A version of this article was originally posted on Sept. 30, 2010
As Women’s History month winds down I’d like to ponder the difference between being powerful and merely feeling powerful. Too often people chase the feeling and give up the real thing.
I sensed the phenomenon in a highly publicized event last year.
Last October a Yale fraternity chanted “No means yes, yes means anal” in front of the campus Women’s Center. One man concluded it was all meant to stir up feminazis. “The sole purpose of that building,” he opined, “is to give hatemongering academic feminists a base to spread their propaganda and recruit new members… They most likely (chanted there) because feminazis always go out of their way to harm men. Just about every policy implemented by academic feminazis is meant to incite misandry and marginalize men.”
Interesting tactic. “Who looks worse?” I asked.
“The guys will come across as arseholes, but they don’t care. All they care about is stirring up the feminazis.”
The commenter has a blog which seems to have the same goal. I just don’t know whether any feminazis go to his site so that he can stir them up.
Let’s give him the benefit of the doubt that his theory could be true. Do you think the Yale frat staged a blow to feminism? Or to sexism, instead?
While some seek to feel strong by chanting rape fantasies, real rapists and wife batterers are involved in the same loop. They want to feel powerful, so they beat down a woman or invade her body. Or both. They feel dominant in the moment. But their potency is actually pretty limited. And the acts are only destructive, not constructive.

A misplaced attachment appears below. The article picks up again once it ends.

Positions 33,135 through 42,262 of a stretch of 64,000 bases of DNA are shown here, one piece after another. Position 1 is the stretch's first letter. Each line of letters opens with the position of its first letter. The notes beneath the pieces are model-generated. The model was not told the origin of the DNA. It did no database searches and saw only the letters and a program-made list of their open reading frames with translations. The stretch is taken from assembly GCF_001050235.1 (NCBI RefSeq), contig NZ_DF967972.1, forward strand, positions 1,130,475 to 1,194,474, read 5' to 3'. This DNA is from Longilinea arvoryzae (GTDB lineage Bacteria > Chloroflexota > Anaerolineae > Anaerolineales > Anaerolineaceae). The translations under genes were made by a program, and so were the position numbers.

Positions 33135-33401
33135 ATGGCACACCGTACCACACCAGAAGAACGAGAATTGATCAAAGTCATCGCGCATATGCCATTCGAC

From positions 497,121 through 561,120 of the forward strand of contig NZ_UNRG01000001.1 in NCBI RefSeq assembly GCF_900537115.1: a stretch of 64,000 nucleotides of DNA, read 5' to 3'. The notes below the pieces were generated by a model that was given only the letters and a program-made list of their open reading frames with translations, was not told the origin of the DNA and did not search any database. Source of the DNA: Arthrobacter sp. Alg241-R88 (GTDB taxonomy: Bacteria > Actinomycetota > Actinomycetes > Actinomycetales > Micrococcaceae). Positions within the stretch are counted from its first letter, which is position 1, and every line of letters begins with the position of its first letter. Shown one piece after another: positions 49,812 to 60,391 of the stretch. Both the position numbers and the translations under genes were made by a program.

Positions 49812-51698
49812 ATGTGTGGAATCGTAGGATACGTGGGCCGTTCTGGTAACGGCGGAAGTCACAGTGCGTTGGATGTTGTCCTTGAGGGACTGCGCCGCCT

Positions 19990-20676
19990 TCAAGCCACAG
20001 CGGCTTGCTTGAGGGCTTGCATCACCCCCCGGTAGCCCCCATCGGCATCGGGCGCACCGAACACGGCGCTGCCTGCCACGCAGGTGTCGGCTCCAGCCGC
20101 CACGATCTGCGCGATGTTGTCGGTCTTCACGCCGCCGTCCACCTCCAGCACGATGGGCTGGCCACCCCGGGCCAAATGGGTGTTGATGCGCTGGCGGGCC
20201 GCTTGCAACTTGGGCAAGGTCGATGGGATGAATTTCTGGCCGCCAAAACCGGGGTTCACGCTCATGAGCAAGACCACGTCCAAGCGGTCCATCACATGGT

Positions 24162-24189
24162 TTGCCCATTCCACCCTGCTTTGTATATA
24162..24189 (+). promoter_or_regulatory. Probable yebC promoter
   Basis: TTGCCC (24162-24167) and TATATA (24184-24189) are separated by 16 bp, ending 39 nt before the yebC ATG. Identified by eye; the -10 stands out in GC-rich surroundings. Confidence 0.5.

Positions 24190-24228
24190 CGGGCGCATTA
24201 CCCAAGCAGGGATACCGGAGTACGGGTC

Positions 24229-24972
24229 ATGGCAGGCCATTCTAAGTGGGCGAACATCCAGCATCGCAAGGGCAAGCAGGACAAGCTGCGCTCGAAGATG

Any time gang members beat or kill someone they probably feel formidable. But in the long run, how mighty are they sitting in jail, or dead?
A few early feminists made the error of feeling powerful over the real thing when they spewed man-hating rhetoric. In the moment they likely felt pretty tough. But the strategy did not create real muscle and feminists at large gave it up. For the effect was to repel potential female and male allies, alike.
Now we are left with the brand “feminazis.”
To all of the above I ask, why don’t you do something with your efforts and your lives that are both powerful and constructive, instead of beating others down in a basically weak attempt to feel better about yourselves?
And next time you seek power, consider whether you are being powerful only in your own head.
March is Women’s History Month
Sen. Dianne Feinstein (D-Calif.) has introduced a bill that would repeal the federal Defense of Marriage Act, which bans same-sex marriage. It would also give married gay couples the same federal benefits as straight couples.
We’ll likely hear the usual response from the DOMA crowd: Gay marriage hurts families.
Actually, gay marriage helps them.
Without marriage, children of gays and lesbians are not protected by the Family and Medical Leave Act, which gives parents precious job-protected time to care for a new child. These kids aren’t guaranteed child support should their parents separate, either. They may miss out on social security or inheritance if a parent dies. They may not even be allowed to visit a sick mom or dad in the hospital. Shouldn’t children of gay and lesbian couples be protected, too?
Some worry that kids with gay parents will be mocked. But don’t most kids undergo teasing? Kids are laughed at for all sorts of reasons: glasses, religion, height, weight, a crooked nose, poverty, an unusual name. I know of one African American boy who has two lesbian moms. But the first time he was taunted it was for being black, not for having lesbian parents.
A few years back a gay couple who were fostering special needs children wanted to adopt to create a real family. At the time, Florida forbade gay adoption. When the children were asked if they feared being mocked for having two dads, they said no, they just wanted to be a family.
But what about the kids’ social, emotional and intellectual health? Studies show that these children are indistinguishable from others. Some will be surprised to learn that there is no difference even in gender identity, gender role behavior, or sexual orientation.